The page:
It is not where you pursue social success but the Dream lies in the fact that one expects planned success to be tangibly achieved. In this regard, elites who planned the suburbs for social success, through public/private arrangements, and elites in the cities are both driven by the same cause: a lust for planned social success. It is the same dream in a different zip code.
If Baby Boomers are said to have fled to the suburbs in the pursuit of the “American Dream,” using zoning laws as a tool, today’s young adults could be charged with the exact same mission in light of the promises of New Urbanism.
The American Dream has been defined as, “the notion that the American social, economic, and political system makes success possible for every individual.” Baby Boomers moved out to the suburbs in pursuit of the conditions that were believed to lead to social success for themselves and their children–which included, many argue, race and/or class homogenization. Why? Because this is what makes the American Dream a dream. It is not where you pursue social success but the Dream lies in the fact that one expects planned success to be tangibly achieved. In this regard, elites who planned the suburbs for social success, through public/private arrangements, and elites in the cities are both driven by the same cause: a lust for planned social success. It is the same dream in a different zip code.
Like the suburban planning of a few decades ago, New Urbanism promises to set up the conditions for everyone’s social success. For example, the Congress of New Urbanism on the 2012-2017 strategic plan commit to the following:
We envision the restoration of existing urban centers and towns within coherent metropolitan regions, the reconfiguration of sprawling suburbs into communities of real and inclusive neighborhoods and diverse districts, the conservation of natural environments, the preservation of our built legacy, and the stewardship of land, water, air, food, shelter, and energy.
What’s wrong with the spirit of this vision? Nothing. It’s admirable. Who doesn’t want to live in areas where good stewardship of creation is promoted and practiced? The $64,000 question, however, is this: How is this plan going to be achieved and who shall have the authority to ensure this vision is achieved? The CNU supplies this answer:
The Congress for the New Urbanism (CNU) passionately promotes sustainable communities and healthy living conditions through walkable, mixed-use neighborhood development. We are a member-driven advocacy organization that collaborates with other enterprises seeking to vitalize and energize communities through sound planning and design.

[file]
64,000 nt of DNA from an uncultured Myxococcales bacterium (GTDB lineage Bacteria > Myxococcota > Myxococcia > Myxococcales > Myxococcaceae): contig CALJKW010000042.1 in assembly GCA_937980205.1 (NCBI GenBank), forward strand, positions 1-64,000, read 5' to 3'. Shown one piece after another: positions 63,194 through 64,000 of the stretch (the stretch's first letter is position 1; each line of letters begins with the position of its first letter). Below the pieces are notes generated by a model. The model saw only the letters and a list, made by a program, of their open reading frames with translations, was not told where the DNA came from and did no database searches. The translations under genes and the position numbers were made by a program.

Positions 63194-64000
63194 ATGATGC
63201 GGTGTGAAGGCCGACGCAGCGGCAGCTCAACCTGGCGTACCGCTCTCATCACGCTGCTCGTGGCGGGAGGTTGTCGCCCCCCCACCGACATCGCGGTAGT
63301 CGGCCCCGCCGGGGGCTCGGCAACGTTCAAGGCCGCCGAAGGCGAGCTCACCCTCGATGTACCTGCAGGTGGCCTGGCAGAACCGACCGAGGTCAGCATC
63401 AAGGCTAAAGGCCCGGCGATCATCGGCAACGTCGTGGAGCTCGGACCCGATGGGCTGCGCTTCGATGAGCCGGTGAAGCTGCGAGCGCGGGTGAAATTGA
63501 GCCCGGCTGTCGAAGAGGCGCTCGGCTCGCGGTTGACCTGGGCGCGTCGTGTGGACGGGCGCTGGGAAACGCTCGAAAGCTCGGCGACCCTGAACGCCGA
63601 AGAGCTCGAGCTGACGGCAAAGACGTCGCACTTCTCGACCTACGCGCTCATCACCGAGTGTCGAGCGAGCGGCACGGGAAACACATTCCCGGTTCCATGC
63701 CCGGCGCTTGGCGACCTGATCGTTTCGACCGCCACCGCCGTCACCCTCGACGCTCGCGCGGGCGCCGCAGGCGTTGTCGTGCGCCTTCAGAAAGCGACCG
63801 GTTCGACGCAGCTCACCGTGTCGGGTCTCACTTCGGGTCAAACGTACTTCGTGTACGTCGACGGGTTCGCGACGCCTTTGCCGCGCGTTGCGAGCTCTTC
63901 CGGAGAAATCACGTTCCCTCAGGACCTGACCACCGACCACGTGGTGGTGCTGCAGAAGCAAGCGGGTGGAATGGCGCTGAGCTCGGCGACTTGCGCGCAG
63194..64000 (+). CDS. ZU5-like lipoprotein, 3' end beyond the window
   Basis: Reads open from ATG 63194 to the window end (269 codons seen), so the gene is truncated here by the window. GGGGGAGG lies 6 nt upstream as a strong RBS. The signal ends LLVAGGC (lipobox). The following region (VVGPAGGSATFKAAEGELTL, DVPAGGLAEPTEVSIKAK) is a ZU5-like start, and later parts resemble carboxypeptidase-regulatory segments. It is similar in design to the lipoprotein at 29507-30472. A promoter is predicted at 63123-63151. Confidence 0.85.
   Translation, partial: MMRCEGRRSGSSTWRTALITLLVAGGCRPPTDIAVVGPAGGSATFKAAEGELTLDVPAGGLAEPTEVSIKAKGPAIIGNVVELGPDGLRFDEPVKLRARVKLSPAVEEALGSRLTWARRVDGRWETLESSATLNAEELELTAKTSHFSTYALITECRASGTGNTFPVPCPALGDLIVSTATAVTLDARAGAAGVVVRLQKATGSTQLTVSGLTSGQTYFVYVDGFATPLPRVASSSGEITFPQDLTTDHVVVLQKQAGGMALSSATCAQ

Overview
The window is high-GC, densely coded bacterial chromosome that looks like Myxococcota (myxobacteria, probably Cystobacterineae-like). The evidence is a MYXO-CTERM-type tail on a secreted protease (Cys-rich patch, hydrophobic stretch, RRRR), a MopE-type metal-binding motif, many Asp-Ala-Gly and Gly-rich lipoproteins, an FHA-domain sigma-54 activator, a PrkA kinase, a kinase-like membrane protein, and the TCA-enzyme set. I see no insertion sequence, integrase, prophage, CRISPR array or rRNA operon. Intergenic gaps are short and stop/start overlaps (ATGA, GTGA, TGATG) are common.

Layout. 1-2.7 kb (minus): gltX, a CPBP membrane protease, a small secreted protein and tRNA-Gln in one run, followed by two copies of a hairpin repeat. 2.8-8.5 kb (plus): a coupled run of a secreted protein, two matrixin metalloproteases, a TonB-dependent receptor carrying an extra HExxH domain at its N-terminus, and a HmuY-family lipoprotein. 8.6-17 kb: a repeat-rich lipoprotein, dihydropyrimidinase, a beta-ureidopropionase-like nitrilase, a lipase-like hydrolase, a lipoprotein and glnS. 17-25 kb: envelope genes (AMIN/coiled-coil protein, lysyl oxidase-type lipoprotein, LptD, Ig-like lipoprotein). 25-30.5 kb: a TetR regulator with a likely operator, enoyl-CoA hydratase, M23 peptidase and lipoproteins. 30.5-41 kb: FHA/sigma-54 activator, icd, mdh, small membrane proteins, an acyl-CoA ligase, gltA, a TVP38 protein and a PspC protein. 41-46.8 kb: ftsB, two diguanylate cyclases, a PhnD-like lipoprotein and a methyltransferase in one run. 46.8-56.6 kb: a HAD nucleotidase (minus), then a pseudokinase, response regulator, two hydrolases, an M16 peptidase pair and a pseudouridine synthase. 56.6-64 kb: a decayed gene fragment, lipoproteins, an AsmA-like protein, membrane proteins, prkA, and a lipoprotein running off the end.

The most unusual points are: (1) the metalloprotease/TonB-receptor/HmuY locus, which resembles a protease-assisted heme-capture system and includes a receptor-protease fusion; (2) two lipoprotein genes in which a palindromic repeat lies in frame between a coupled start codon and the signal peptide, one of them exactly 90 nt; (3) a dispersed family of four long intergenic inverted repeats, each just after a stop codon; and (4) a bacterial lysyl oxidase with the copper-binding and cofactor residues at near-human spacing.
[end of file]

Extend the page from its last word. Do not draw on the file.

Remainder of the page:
What is “sound planning”? Sound planning occurs when bureaucrats make surrogate decisions about how the rest of us should live. They are city planners–the ones anointed with superior intellect and cosmic visions to direct the rest of us. Planners simply know better. Therefore, through public policy reforms, the CNU seeks to achieve this vision:
The restructuring of public policy and development practices to support the following principles: neighborhoods should be diverse in use and population; communities should be designed for the pedestrian and transit as well as the car; cities and towns should be shaped by physically defined and universally accessible public spaces and community institutions; urban places should be framed by architecture and landscape design that celebrate local history, climate, ecology, and building practice.
It will be the planners sitting in offices that override the preferences and decisions of those who are the most effected on the ground and are rendered voiceless. This is American surrogate decision-making at its best. Whether urban or suburban, according to Thomas Sowell in Economic Facts and Fallacies, what government planning means in practice is “the suppression of individual plans and the imposition of a politically or bureaucratically determined collective plan instead.” Additionally, more often than not, the ones who lose the most are those who lack political and social power to stop the surrogacy, like those of lower economic classes and minorities as we have already seen in cities such as San Francisco and others all over America. It would be far more just for communities to be guided freely, as Sowell concludes, “by the desires of people at large, in order to earn their money, whether or not those desires are understood or approved by third party observers.”
In the end, it will be through the planning of elites, not the preferences, choices, and decisions of “regular” people who will determine what communities should look like and how people will live in their own neighborhoods. This is how we achieve social success in America in the modern era. We use the force of government to create whatever version of it exists in the utopian imaginations of those in power. The next step is for those in power to force their vision on the rest of us while our grandchildren are left to deal with the unintended consequences. We should not, then, be surprised to see that the American Dream of social success is simply making its way back into cities and taking public transportation to its surrogate decision-making throne.
Anthony Bradley is an Associate Professor of Theology and Ethics at The King’s College, NYC. This commentary is taken from the Acton Institute Power blog and is used with permission.